Volume 27, Issue 2, Autumn 2022
Selected Phenomenological Studies
The Concept of Apokatastasis as a Symbol of Human Equality and Religious Inclusion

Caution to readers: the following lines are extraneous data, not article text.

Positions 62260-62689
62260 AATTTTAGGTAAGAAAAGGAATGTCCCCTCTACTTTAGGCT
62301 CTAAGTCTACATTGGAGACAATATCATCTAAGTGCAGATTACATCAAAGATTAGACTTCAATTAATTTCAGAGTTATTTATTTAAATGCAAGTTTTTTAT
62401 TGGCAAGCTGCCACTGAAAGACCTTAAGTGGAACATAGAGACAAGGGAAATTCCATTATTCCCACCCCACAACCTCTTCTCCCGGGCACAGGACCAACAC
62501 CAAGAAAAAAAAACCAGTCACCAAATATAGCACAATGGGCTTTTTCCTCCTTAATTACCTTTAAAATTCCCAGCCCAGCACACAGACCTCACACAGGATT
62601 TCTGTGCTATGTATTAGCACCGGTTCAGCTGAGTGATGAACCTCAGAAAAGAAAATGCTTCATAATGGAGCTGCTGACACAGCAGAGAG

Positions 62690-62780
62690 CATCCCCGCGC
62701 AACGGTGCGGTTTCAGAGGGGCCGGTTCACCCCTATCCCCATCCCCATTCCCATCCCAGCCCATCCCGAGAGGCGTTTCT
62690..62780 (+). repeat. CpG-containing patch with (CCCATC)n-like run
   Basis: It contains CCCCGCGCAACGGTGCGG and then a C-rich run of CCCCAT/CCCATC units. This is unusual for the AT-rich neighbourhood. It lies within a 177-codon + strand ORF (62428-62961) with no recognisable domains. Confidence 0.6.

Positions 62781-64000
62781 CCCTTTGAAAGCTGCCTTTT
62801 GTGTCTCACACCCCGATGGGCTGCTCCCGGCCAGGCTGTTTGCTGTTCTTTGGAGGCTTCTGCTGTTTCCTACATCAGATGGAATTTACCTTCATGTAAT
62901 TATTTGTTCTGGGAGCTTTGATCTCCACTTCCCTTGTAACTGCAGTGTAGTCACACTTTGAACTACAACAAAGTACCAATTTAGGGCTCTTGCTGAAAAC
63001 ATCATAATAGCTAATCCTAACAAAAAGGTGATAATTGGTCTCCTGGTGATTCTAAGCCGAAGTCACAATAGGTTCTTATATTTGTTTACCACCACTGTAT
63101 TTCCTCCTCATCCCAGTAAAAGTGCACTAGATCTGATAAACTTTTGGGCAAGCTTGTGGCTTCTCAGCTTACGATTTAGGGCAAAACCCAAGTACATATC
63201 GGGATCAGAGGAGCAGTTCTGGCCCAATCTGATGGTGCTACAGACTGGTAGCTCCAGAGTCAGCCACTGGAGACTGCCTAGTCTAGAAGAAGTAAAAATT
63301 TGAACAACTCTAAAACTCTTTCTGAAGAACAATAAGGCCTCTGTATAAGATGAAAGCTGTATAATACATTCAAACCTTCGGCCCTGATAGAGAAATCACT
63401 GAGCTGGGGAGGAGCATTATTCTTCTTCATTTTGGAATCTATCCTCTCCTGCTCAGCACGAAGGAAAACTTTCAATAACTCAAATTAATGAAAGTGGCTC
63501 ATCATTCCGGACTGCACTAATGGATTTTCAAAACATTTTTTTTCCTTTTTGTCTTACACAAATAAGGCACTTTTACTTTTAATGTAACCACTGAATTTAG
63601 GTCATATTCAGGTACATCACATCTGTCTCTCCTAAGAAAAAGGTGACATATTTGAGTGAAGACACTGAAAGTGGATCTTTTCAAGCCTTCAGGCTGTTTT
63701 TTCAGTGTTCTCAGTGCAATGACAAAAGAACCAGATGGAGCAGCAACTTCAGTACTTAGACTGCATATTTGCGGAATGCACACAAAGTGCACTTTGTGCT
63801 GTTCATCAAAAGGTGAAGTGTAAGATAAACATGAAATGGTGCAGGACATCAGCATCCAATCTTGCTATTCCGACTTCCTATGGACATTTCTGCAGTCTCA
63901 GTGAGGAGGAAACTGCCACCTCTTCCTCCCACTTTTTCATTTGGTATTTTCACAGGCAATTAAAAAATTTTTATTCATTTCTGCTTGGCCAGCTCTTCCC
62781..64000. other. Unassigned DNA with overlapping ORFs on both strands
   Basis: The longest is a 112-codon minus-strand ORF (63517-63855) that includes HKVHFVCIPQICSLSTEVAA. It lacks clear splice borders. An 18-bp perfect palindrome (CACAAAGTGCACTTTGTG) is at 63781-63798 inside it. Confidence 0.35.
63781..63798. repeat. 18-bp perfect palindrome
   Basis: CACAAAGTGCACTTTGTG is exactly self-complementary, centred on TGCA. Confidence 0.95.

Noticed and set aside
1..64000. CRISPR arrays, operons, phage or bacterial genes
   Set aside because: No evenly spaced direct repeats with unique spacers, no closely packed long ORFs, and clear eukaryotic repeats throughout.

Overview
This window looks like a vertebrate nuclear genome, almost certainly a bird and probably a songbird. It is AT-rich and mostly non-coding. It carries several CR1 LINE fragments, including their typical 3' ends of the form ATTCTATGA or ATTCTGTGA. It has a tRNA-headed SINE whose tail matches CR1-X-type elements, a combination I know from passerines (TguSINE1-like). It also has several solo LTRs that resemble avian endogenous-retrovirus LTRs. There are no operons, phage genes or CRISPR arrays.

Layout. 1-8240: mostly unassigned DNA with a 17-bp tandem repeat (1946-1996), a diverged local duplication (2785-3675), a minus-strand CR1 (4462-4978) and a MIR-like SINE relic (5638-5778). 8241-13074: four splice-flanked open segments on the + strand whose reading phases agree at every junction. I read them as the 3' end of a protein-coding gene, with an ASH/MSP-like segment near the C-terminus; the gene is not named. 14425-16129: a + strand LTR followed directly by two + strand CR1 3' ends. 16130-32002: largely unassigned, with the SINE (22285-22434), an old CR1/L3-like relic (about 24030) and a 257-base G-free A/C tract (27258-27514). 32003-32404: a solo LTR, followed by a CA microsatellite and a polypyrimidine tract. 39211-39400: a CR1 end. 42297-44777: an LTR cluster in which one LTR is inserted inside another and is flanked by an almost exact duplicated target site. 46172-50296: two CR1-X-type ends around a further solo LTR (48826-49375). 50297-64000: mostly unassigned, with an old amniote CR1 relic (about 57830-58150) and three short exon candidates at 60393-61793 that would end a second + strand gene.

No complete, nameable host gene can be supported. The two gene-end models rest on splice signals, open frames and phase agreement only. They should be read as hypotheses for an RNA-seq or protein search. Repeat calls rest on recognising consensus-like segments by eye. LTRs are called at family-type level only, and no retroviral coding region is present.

This article analyzes the notion of apokatastasis, first as it appears in the Greek philosophical tradition and then in the context of Christian thought. It shows how the cosmic theory of eternal return unfolded within early currents of Hellenic philosophy, and subsequently how the personal dimension of apokatastasis grew out of those traditions, where questions about the fate of humanity became primary. The article then points to the fundamental philosophical assumptions of apokatastasis in its cosmic and personal forms. Christian thought, in the process of its evolution, made significant use of Greek methodology and concepts. One of the theories transferred to the Christian context concerned the notion of universal salvation (apokatastasis). Such thinkers as Origen, Gregory of Nyssa and John Scotus Eriugena developed the concept into its mature form. Although apokatastasis has been condemned on numerous occasions, it has survived in Christian teaching. From a secular perspective, it can be regarded as a symbol of the equity of all people, beckoning us in the direction of the notion of religious inclusion. As such, it ought to be construed as translating into respect and care for the other person sic et nunc.